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Inbox: 3 offseason moves that could help Reds

Beat reporter Mark Sheldon answers questions from fans
@m_sheldon
October 29, 2019

Once the World Series ends this week, the Hot Stove season will kick into gear. If last year was any indication, the Reds could be perky with maneuvers throughout the winter given that their front office has already signaled it’s time to become contenders in 2020. Let’s take a look

Once the World Series ends this week, the Hot Stove season will kick into gear. If last year was any indication, the Reds could be perky with maneuvers throughout the winter given that their front office has already signaled it’s time to become contenders in 2020.

Let’s take a look at some of your questions:

If you had three moves to improve next year’s roster and $40 million to spend what you do?
-- Mike M., on Facebook

I doubt I would sink all of that cash into just three moves -- I’d try to spread it around to get the most for the money. But for the sake of this exercise, I’d be looking at the middle infield and outfield. Free-agent shortstop Didi Gregorius blossomed with the Yankees and has both good power and defensive skills. Gregorius was also once a Reds prospect before he was part of a three-team trade after the 2012 season that brought over Shin-Soo Choo from Cleveland.

I’d also take a long look at adding Mike Moustakas to play second base, if his $11 million option for 2020 isn’t picked up. Moustakas languished on the open market each of the past two winters and had to sign one-year contracts at a discount both times -- first with Kansas City and then with Milwaukee. A three-time All-Star, Moustakas hit 35 home runs in 2019 and is a left-handed bat. At 31 years old, he also brings veteran experience and has played in two World Series for the Royals.

Lastly, I’d try to trade for outfielder Tommy Pham of the Rays. Pham has two years of arbitration left, can hit for power, has a .373 career on-base percentage and is good in the clubhouse. He could play center field in the event Nick Senzel is moved to the infield or handle one of the corner spots.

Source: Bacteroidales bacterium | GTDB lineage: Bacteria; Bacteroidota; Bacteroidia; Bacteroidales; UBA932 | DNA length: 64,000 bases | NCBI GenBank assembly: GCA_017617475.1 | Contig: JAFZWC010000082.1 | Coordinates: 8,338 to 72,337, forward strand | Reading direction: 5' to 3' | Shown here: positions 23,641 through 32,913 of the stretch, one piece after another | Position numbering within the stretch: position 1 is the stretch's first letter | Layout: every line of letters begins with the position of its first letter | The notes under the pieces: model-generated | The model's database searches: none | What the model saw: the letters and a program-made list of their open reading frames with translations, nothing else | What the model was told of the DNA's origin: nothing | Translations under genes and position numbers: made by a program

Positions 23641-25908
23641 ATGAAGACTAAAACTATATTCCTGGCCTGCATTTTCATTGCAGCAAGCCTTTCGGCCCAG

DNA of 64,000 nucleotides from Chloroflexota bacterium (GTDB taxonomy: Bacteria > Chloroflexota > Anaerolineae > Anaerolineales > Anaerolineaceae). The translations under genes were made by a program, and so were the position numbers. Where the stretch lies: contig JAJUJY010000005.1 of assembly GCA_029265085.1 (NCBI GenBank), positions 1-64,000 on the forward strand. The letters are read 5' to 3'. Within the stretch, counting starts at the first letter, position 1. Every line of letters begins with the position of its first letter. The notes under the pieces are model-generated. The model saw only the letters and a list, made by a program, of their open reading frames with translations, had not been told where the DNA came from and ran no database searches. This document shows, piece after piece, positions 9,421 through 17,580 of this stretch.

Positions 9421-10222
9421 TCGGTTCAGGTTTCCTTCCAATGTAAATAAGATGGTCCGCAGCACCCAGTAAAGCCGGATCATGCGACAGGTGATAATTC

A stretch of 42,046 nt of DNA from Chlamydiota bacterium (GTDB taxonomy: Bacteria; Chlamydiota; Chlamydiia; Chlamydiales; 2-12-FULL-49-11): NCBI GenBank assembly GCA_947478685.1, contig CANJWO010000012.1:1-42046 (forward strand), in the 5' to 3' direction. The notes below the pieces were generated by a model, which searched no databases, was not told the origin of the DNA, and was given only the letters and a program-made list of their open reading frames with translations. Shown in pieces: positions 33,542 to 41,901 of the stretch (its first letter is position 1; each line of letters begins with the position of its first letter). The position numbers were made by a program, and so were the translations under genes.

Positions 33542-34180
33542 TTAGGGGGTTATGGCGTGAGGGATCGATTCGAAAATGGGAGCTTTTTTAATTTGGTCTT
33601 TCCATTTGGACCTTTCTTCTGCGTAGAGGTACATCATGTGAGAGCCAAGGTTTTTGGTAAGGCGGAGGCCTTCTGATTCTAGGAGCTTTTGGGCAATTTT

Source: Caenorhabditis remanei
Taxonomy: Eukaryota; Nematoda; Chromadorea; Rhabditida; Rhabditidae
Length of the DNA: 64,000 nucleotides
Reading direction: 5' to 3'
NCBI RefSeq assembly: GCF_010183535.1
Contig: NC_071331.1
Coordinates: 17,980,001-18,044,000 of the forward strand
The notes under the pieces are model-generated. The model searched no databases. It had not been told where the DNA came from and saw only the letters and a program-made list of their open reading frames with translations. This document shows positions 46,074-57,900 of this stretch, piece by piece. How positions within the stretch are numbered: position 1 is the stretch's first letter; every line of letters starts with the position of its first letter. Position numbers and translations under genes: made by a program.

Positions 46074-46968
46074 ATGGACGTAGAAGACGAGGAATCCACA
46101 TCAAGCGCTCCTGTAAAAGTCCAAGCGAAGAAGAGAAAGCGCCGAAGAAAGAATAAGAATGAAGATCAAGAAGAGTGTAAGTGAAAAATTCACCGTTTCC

[I'm] watching the World Series and realizing that the Nationals are not that different from Reds. A real strengthening of the bullpen, one excellent hitting outfielder and an excellent hitting infielder seem to be necessities. What is [the] status of Michael A. Taylor?
-- Lawrence D., on Facebook

Well … they’re not quite as similar as you might think, Lawrence. The Nationals came into the season with the third-highest payroll in the Major Leagues at roughly $204 million, according to USA Today. The Reds were middle of the pack at 14th with a $133 million payroll, although I’ve seen calculations that had it around $126 million. With their budget, the Nationals have better overall depth on their roster and their younger talent like Juan Soto came up and made a big impact immediately.

The areas that need improvement for the Reds were identified correctly, however. Cincinnati’s payroll will be getting a bump, with the amount remaining undisclosed. As for the Nats’ Taylor, he’s an arbitration-eligible player who can become a free agent after the 2020 season. I don’t believe that he checks enough boxes for what the Reds need. He doesn’t hit with a ton of power and he doesn’t get on base enough.

Hey Mark, any chance catcher Tyler Stephenson’s progress in the Arizona Fall League cautions the front office to stay away from Yasmani Grandal? Could Stephenson get a call up early next year?
-- Johannes A., on Twitter

It’s certainly a good reason to give pause, because I do think Stephenson could be close to the big leagues after another strong season overall. Cincinnati’s first-round selection (11th overall) in the 2015 Draft, his first two seasons were marred by injuries and subpar performances. Now the organization’s No. 7 prospect, according to MLB Pipeline, the 23-year-old had his best offensive season yet in 2019 for Double-A Chattanooga, batting .285/.372/.410 with six home runs and 44 RBIs in 89 games.

Reds' Stephenson earns AFL's Stenson Award

Stephenson followed that by batting .347/.418/.490 in the AFL. Meanwhile, he’s continuing to sharpen his defensive and game-calling skills behind the plate. As I wrote in last week’s Inbox, I’d be wary of sinking long-term money on a catcher. Tucker Barnhart and Curt Casali form a good tandem and Stephenson could soon get his chance as well.

With Tommy Thrall moving into the main radio announcing role, will he call all 162 games, or will he have days off as well?
-- Scott L., on Facebook

Right now, the plan is to have Thrall working all 162 games. The Reds appear to be bringing back the rest of their radio and television broadcasters without any other changes. He was the “Iron Horse” of sorts among the broadcasters because he did work every single game in 2019 -- either in a play-by-play role filling in for Marty Brennaman or working the pregame and postgame shows. In his younger years next to Joe Nuxhall, Brennaman worked every game as well, with rare exception. He started dialing it back over the last decade or so before his retirement last month.

Mark Sheldon has covered the Reds for MLB.com since 2006, and previously covered the Twins from 2001-05. Follow him on Twitter @m_sheldon and Facebook.